In addition to the Gamemaster's Kit, I also purchased the following "splatbooks," as the folks at 1d4chan call them.

1. Hammer of the Emperor:

(Hammer of the Emperor Supplement)
This supplement provides additional material for soldiers.

2. Shield of Humanity:

(Shield of Humanity Supplement)

A supplement for support personnel, ranging from technicians to priests.  This book had the most syntax errors of any of the Only War material I purchased.  It seemed like every handful of pages I'd run across one or more grammatical errors.  Not misspellings, just words that didn't fit the sentence they were placed in.

3. Enemies of the Imperium:

(Enemies of the Imperium Supplement)

An extensive look at the bad guys an Imperial Guard squad may have to contend with in the Calixis Sector; along with a chapter on running mass-battles, acquiring veteran skills and medals.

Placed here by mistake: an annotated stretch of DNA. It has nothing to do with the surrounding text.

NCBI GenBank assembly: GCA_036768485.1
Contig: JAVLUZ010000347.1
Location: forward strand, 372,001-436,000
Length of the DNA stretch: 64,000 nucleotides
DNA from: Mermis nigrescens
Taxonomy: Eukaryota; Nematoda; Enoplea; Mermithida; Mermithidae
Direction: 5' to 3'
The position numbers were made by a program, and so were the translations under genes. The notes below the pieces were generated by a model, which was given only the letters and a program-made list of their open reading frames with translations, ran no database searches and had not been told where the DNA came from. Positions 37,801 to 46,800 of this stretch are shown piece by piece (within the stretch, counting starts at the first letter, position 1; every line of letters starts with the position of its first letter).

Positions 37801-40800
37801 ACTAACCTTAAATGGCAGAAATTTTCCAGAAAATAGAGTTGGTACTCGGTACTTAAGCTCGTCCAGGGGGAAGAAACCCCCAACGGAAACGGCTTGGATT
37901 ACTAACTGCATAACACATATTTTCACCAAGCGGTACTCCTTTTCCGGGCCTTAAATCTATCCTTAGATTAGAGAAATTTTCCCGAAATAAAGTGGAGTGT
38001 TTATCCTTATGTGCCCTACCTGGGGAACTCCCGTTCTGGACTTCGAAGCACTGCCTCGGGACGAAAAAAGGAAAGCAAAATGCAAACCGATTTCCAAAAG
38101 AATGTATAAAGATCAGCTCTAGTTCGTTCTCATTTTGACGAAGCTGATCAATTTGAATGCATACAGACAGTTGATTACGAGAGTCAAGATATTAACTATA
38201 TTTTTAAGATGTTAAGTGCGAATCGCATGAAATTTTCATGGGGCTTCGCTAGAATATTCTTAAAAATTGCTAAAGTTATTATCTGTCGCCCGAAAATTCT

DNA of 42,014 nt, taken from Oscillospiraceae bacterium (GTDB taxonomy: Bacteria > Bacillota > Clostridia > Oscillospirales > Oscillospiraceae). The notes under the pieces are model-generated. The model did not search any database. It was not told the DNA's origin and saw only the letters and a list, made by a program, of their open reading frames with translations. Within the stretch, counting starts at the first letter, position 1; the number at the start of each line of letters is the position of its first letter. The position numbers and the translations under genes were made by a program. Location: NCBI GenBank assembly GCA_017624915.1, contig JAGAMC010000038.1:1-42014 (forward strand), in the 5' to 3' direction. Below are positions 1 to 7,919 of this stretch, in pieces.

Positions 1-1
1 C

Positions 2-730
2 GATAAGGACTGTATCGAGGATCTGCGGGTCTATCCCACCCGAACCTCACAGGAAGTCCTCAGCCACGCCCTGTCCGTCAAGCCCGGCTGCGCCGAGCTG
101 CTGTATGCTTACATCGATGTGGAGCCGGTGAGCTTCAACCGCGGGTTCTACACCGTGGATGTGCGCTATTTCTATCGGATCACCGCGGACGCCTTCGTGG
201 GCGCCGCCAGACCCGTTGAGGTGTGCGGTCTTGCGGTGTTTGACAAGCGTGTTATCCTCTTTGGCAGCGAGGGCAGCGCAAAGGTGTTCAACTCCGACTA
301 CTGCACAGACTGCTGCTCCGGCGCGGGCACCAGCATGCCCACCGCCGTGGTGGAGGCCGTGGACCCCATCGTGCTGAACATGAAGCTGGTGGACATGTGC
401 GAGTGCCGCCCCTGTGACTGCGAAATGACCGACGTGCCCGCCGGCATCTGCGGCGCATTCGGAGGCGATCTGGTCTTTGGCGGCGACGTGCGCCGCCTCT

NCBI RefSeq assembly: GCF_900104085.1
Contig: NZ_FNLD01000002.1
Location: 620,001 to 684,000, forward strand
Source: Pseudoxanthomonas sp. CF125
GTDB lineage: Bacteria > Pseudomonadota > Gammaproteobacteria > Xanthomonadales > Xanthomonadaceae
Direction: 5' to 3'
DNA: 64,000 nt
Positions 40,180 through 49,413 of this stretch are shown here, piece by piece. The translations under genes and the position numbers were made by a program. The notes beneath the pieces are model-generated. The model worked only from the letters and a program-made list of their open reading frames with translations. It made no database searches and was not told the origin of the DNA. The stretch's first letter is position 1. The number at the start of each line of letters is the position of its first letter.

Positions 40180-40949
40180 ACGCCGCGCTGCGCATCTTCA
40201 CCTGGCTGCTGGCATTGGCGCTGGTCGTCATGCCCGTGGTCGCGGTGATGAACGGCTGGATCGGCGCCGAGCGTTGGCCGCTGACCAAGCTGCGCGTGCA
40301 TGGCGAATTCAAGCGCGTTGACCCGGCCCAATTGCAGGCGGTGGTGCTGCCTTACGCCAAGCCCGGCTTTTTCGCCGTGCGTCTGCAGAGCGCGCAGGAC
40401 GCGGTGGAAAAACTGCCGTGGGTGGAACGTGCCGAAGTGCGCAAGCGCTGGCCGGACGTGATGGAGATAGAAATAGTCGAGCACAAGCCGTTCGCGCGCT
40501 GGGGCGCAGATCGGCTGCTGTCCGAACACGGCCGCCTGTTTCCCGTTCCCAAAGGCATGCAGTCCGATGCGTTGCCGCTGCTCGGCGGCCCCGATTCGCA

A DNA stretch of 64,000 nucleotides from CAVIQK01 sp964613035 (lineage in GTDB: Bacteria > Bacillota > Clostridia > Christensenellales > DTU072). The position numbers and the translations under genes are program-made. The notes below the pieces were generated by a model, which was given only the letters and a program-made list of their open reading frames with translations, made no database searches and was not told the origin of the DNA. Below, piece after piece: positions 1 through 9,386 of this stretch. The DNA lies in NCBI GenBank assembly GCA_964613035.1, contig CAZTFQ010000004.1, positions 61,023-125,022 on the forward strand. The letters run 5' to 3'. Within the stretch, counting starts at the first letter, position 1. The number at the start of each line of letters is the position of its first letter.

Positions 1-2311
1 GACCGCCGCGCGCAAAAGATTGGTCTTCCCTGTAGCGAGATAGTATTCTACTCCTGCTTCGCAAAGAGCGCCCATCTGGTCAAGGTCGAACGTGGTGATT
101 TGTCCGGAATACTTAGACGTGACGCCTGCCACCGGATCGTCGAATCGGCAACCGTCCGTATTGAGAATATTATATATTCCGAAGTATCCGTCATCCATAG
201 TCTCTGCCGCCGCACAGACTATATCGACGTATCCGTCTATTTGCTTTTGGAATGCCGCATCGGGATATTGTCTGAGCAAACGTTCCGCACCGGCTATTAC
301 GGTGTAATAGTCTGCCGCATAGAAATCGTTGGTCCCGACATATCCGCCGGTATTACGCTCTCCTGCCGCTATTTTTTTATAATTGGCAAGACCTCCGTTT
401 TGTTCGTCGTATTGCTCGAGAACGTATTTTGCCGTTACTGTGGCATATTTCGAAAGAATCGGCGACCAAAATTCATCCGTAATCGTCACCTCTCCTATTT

The most-likely enemies PCs may face are: The  Severan Dominate, Orks of WAAAGH! Grimtoof, the Children of the Thorns Kabal, and a warband of Chaos Space Marines

I haven't purchased any of the adventure "splatbooks."  Many other WH40K and Warhammer Fantasy "splatbooks" are available for a discount, even clearance, at The Miniature Market.

Sunday, February 28, 2016

Webcomic Chapter 15 Posted

Chapter 15 (pages 438-479) of Breakout from Bongolaan is now available.

For this chapter's theme song I chose Love & Loss, by Two Steps from Hell.

I thought this song, which I found rather quickly, fit the "big reveal" made my one of the characters in this story.

The way I have the rest of the story plotted-out, there's eight chapters left.  However, it seems like nearly all my previous chapters end up multiplying into two or three scenes.  So for now, let's just say there's eight more plot-points to go.